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Serial’s Adnan Syed just won an important court victory that puts him closer to walking free

An appellate court found Syed had successfully argued he had inadequate counsel during his 1999 murder trial.

Aja Romano writes about pop culture, media, and ethics. Before joining Vox in 2016, they were a staff reporter at the Daily Dot. A 2019 fellow of the National Critics Institute, they’re considered an authority on fandom, the internet, and the culture wars.

Adnan Syed, the subject of the first season of 2014 podcast phenomenon Serial, took a giant step closer to freedom on Thursday after an appellate court ruling upheld a previous circuit court ruling vacating his conviction of life sentence for murder and granting him a new trial.

There are several other complicated steps to go, however, before Syed can walk free — and that’s not a guarantee.

Syed was a high school student when he was convicted of the 1999 murder of Hae Min Lee, his high school classmate and ex-girlfriend. Syed’s case fell into obscurity until Serial re-investigated it, dredging up a litany of intricate new evidence casting reasonable doubt on the prosecution’s case while turning Syed and everyone involved in the podcast into minor celebrities.

A crucial piece of the circuit court’s decision to vacate Syed’s conviction concerned vital evidence first uncovered through Serial. The appellate court stood behind this ruling on appeal to consider closely one piece of evidence in particular. One of Syed’s classmates, Asia McClain, had written his defense attorney in 1999 to provide him with an alibi for the afternoon Lee’s murder occurred. But that letter was never followed up on; McClain’s testimony was never evaluated by Syed’s defense and never made it into the trial.

The Court of Special Appeals found that this oversight was prejudicial for the defense — a stance that, interestingly, overrides the lower court, which based its decision not on the omission of McClain’s testimony, but rather on the failure of Syed’s lawyers to thoroughly cross-examine the state’s cellphone tower expert about the reliability of data that helped place Syed at the scene of the crime. The appeals court decision basically inverts that reasoning, affirming the lower court’s decision on the grounds of the McClain testimony but not the cellphone tower.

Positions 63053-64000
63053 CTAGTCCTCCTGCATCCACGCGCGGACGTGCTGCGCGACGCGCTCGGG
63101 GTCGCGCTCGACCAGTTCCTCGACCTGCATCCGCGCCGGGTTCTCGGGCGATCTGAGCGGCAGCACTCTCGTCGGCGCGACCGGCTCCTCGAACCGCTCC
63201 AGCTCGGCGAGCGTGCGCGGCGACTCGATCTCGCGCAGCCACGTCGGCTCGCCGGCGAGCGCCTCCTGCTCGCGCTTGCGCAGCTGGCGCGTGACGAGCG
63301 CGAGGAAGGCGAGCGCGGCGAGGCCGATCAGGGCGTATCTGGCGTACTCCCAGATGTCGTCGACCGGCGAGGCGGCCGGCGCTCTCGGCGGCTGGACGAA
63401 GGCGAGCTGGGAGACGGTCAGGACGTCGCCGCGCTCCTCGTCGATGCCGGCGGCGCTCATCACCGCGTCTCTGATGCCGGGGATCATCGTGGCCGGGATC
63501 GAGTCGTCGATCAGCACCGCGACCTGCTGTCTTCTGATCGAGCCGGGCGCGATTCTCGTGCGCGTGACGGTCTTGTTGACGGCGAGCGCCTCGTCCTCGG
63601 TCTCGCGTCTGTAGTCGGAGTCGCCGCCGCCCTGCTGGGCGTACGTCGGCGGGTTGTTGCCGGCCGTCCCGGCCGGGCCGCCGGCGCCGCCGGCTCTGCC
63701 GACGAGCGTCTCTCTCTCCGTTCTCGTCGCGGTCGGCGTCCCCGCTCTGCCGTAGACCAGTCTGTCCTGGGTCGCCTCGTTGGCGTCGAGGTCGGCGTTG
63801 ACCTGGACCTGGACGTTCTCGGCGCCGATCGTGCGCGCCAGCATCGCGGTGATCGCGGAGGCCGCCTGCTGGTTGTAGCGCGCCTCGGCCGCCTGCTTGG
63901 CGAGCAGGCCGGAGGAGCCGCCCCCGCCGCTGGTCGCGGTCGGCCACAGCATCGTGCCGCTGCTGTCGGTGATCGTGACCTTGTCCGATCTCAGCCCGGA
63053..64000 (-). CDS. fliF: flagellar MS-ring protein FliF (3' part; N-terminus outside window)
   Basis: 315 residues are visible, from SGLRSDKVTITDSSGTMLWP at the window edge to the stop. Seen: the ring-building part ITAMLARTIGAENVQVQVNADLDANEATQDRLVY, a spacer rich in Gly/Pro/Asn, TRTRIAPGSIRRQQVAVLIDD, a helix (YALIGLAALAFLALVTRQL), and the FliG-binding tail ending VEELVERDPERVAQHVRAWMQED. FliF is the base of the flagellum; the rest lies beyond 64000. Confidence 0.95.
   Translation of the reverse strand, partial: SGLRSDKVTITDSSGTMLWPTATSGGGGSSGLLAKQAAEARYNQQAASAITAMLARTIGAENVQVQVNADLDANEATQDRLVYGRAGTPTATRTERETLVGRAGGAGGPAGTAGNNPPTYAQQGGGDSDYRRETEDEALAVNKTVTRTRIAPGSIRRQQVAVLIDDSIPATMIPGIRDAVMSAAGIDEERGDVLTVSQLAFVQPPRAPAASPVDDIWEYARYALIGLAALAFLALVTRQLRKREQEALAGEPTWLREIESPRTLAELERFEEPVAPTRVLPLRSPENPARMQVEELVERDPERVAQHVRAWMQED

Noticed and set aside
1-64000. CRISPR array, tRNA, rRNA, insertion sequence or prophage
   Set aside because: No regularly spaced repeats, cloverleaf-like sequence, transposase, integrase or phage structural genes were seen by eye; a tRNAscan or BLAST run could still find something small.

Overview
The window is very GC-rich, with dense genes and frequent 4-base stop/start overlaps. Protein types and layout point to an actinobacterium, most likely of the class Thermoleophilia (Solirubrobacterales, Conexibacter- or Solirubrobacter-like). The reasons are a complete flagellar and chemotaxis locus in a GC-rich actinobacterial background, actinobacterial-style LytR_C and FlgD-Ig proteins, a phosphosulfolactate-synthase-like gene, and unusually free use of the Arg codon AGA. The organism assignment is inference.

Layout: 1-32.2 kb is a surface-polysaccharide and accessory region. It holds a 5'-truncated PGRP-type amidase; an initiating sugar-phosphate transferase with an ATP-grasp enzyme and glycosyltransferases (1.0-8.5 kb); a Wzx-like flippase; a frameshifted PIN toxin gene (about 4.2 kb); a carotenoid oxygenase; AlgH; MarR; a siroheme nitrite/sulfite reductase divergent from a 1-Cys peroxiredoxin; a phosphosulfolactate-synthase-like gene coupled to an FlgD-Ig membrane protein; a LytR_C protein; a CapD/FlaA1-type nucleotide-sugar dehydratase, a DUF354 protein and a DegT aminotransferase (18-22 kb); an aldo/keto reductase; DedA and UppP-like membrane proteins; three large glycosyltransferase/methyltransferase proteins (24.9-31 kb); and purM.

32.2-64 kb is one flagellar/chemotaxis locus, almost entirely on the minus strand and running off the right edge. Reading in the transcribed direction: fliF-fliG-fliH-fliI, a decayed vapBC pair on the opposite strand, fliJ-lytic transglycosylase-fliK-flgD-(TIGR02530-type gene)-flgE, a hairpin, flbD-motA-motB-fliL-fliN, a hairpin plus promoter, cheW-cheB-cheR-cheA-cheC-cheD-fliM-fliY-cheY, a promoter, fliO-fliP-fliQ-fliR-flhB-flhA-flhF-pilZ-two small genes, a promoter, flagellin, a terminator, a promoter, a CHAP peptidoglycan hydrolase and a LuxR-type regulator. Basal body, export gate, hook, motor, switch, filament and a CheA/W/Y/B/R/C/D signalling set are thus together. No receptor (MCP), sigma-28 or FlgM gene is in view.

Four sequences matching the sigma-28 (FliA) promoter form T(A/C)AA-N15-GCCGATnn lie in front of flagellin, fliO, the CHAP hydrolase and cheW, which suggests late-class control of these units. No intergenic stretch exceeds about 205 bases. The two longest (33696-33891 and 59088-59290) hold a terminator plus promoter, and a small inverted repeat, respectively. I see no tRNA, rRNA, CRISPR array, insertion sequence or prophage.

In a 138-page opinion for the court, Chief Judge Patrick L. Woodward declared that “Syed’s Sixth Amendment right to effective assistance of counsel was violated by trial counsel’s failure to investigate a potential alibi witness,” and that “McClain’s testimony would have directly contradicted the State’s theory of the case by placing Syed at the Woodlawn Public Library at the exact time the State theorized that Syed murdered Hae ... if McClain’s testimony had been presented to the jury, it would have ‘alter[ed] the entire evidentiary picture.’”

Though the new ruling is promising for Syed — who received his initial vacated sentence on his very last appeal — he’s not out of the woods yet.

For starters, the appeals court ruling came with a dissenting opinion by Judge Kathryn Grill Graeff, who noted that the lower court had found several reasons for holding that Syed’s original defense attorney, Cristina Gutierrez (who died in 2004), had acted reasonably by not pursuing McClain’s alibi. This dissent could embolden the state to pursue an appeal to the higher appellate court, which would then rehear arguments made at the lower appellate and circuit courts.

If the state appeals to the higher court, the court could overturn the earlier decisions and uphold Syed’s conviction. If the higher court also finds cause for a new trial, then the state would be back where it is today: facing the possibility of retrying Syed under much more injurious circumstances.

Whereas Syed was an unknown high school student in 1999, today his is one of the most famous murder cases in the country, with a prestigious pro bono defense team. What’s more, he now has an alibi for the exact time in which the prosecution alleged he murdered Lee. Under these circumstances, the state could opt not to retry Syed. (It might even opt to pursue a hunt for other suspects in Lee’s murder.)

The Maryland attorney general’s office told the Baltimore Sun that it was “currently reviewing today’s decision to determine next steps.” Serial fans have been waiting a long time to #FreeAdnan, but they’ll have to wait a little longer.